Bryan and I had our IVF consult appointment on Friday. Now that the marathon is over, while I’ll still run and do small races until I’m told not to, we/I are changing focus to the second reason I initially started this blog: starting a family.
While the HCG shots seem to have help with sperm reproduction, we still don’t have enough for anything but an IVF. Our RE kept reiterating what good news this was. Sometimes I forget that – that we started with zero and could have ended with zero. It’s hard not to compare us to the “norm”. One thing struck me while sitting in the waiting room. There were at least 10 other people there, and more that walked out while we waited. I felt both sympathetic to and encouraged by the presence of others in my situation. It’s also hard to remember sometimes that we aren’t alone.
First, we met with the RE. He reviewed Bryan’s labs from the VA. He told us that because Bryan’s testosterone and FSH levels were in the normal range, there was a decent chance that his swimmmer issue wasn’t 100% testosterone shot related. The problem is that they give men testosterone but don’t have any reason to test sperm production and so they don’t, meaning that its difficult to tell if the problem is new, or was always there. He basically said that we could wait and see, but our chances that we would be sitting in those two chairs again a year from now with the same result were pretty good.
Bryan asked a few questions, and then the RE delved into the protocol he would have me follow (if I remember it correctly). The entire process takes about 60 days from start to finish. The first month will be fairly simple – I’ll be taking meformin (a diabetic drug, because people with PCOS tend to have similar insulin issues as a diabetic) to improve egg quality, and be on birth control pills for 3 weeks. During that time I’ll also have to get a hysterosonogram to check my uterine cavity and a mock egg transfer. After the birth control pills come the injections and needles. First, Lupron, which is supposed to delay ovulation (I think), then at some point Follistim, HCG and FSH, the timing of each correlating with my eggs growing and the day of retrieval. During the second month, a million ultrasounds to monitor egg growth. On the day of the retrieval, I’ll be put to sleep for about 30 minutes and sent home for the rest of the day. The eggs will be fertilized and sent to an embryologist who will watch them divide and choose the best ones. If we are lucky, we will have extra to freeze. 1-2 will be chosen from the best, and transfered on day 3 or 5 after retrieval, depending on quality. A blood pregnancy test is scheduled 14 days after retrieval. At some point I get to start shoving progesterone into my lady parts, which sounds just awesome. He gave us a 65% chance.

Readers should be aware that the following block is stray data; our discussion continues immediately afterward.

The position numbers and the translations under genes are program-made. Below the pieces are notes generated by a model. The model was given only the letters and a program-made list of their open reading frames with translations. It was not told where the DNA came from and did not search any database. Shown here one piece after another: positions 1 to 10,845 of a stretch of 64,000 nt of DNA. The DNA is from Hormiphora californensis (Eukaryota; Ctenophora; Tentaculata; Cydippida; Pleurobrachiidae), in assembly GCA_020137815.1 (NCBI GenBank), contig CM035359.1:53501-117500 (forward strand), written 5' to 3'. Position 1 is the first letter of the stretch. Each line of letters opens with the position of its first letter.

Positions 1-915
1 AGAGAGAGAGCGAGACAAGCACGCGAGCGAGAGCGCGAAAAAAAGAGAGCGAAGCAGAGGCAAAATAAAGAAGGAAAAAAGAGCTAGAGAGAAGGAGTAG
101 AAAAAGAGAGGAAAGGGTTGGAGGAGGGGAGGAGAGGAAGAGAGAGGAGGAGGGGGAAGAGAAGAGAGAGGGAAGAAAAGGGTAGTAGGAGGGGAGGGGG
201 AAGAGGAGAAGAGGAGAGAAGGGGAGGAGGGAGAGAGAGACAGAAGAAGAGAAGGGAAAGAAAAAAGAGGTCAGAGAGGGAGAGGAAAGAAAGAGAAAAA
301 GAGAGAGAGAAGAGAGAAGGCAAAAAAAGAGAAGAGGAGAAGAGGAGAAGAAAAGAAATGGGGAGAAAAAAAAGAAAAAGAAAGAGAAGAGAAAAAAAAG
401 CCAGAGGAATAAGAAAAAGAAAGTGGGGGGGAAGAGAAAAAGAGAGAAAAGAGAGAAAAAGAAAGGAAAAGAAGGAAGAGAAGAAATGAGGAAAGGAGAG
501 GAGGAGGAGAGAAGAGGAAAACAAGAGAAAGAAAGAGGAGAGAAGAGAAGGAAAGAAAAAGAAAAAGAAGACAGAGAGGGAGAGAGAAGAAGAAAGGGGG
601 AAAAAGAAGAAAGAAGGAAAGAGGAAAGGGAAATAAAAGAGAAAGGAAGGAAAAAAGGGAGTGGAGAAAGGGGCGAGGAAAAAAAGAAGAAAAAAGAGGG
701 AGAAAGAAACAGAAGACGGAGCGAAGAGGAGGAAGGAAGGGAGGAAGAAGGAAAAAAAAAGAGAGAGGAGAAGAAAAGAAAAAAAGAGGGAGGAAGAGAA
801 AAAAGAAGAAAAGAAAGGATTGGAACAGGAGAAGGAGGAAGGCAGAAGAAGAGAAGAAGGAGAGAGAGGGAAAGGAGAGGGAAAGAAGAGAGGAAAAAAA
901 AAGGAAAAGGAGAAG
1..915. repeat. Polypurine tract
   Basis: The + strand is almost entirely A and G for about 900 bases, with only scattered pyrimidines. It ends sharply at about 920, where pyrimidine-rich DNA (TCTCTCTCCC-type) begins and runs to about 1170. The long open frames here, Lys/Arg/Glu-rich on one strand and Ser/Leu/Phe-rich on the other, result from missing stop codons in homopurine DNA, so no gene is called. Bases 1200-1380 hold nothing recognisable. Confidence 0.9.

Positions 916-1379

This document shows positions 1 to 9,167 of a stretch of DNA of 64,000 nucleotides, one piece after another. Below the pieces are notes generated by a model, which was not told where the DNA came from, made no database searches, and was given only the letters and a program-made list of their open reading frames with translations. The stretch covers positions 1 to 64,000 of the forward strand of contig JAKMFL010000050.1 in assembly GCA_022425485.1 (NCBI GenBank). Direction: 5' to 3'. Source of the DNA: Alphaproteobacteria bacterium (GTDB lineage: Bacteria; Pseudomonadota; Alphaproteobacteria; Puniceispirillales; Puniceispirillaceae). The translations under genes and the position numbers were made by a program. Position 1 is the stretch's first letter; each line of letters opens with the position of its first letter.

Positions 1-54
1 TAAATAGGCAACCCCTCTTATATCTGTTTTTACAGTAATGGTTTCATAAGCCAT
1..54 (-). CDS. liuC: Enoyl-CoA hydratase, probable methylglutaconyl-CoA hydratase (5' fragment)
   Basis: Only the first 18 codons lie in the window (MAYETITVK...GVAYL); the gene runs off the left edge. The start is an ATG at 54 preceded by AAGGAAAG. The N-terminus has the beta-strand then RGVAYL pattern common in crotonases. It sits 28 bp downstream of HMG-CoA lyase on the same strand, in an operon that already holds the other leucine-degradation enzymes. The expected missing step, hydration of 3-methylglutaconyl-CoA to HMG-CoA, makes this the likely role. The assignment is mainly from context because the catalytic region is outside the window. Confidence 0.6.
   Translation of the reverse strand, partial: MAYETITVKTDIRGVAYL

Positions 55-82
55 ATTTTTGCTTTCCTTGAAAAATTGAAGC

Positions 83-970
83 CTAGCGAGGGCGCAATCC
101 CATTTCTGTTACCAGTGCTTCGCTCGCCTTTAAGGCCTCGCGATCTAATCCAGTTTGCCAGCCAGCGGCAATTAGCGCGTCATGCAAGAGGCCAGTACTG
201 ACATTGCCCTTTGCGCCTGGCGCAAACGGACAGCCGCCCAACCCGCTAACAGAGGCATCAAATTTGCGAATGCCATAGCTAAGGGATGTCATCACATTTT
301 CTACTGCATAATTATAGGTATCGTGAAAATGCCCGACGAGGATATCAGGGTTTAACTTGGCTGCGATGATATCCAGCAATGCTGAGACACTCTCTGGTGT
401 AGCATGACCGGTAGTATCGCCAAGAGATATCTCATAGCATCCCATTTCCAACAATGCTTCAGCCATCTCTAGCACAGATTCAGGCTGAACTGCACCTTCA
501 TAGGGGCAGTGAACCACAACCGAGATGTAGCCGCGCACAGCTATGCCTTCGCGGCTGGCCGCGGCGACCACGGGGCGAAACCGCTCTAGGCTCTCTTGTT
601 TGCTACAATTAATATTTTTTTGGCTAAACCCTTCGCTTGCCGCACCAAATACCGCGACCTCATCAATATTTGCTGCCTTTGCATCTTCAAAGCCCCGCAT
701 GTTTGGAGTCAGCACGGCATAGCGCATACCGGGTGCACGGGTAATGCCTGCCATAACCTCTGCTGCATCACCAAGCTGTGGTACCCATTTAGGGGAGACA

And to think, some people just need to have s.e.x.
From the RE’s office we met with our nurse coordinator, who basically explained the schedule and told me what blood work I’d need to get done before we could start (which I had known that while we still had Bryan’s insurance).
Then we were off to see the financial lady, who so lovingly brought my head out of the clouds of possiblity by showing me a piece of paper detailing exactly how much this possibility is going to cost.
Apparently it really depends. The cost of the procedure is fixed, and is based on using 6 ultrasounds and blood draws. If your body responds well and you don’t need as many, you’ll have a posititve balance, but if you need more, you’ll owe. Medications aren’t included. Testing before you get started isn’t included. If you have extra embryos to freeze, that isn’t included. Add it all together, and we are looking at a range of about 15-17k.
There are refund programs. One allows for 3 fresh cycles (as described above) and three frozen (transfering a frozen embryo) and if you don’t take home a baby, you get 70% or so of your money back. If you take home a baby first try, you still owe the grand total. Another is a non refund discount plan, where essentially you pay for 2 fresh and 2 frozen cycles at a discounted rate. If you don’t take home a baby, you’re out the money. If you take home a baby first try, you’re out the extra money. But the cost of the cycles is about 30% less than if you pay for each individually. Neither includes medications (another 2k per cycle).